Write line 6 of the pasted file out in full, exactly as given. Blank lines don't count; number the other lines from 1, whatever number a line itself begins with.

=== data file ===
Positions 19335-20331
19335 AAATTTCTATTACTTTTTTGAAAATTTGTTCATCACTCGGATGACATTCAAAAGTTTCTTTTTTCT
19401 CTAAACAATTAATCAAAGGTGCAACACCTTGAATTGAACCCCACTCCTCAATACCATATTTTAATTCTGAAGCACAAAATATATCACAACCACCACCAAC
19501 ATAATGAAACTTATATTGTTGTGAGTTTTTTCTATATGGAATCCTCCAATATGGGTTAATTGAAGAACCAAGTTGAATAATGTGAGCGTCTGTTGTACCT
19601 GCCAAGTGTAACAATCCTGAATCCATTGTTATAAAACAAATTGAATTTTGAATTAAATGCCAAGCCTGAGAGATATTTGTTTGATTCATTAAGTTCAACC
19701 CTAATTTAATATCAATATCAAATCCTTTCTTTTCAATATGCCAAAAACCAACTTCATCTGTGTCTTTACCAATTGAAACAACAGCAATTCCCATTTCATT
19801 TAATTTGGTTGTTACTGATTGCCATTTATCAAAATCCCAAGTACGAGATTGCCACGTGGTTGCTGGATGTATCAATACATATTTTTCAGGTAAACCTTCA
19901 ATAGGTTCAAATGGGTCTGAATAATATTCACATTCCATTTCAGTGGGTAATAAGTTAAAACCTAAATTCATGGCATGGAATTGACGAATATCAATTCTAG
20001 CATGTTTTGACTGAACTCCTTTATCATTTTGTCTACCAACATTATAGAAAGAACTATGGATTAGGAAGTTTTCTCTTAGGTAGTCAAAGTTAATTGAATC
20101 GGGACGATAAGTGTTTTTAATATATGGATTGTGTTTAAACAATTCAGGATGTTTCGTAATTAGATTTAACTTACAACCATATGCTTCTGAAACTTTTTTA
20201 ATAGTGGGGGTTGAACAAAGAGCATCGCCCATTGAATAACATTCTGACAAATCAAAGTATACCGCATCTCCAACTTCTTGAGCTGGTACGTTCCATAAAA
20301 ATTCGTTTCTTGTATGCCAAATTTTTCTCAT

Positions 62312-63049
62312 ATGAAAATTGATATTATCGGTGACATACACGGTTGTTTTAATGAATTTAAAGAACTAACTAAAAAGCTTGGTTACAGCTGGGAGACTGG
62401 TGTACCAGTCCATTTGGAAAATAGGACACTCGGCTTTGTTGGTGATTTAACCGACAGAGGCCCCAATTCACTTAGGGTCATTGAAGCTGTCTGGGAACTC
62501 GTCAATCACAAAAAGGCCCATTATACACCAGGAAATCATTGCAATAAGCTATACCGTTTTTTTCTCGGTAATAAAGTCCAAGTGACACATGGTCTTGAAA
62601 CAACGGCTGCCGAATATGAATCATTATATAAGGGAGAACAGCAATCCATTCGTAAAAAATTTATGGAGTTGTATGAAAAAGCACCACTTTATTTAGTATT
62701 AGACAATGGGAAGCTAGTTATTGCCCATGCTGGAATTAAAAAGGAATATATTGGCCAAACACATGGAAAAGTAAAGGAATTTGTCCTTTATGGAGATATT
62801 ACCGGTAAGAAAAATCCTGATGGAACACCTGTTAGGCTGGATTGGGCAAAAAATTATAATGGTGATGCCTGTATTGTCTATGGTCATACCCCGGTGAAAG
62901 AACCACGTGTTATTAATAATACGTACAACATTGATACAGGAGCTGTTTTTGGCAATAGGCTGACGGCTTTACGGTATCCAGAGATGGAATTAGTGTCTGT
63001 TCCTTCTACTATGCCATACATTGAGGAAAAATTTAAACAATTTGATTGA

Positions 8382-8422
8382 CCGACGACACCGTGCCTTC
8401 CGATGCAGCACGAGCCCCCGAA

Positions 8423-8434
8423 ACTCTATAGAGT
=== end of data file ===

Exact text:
19701 CTAATTTAATATCAATATCAAATCCTTTCTTTTCAATATGCCAAAAACCAACTTCATCTGTGTCTTTACCAATTGAAACAACAGCAATTCCCATTTCATT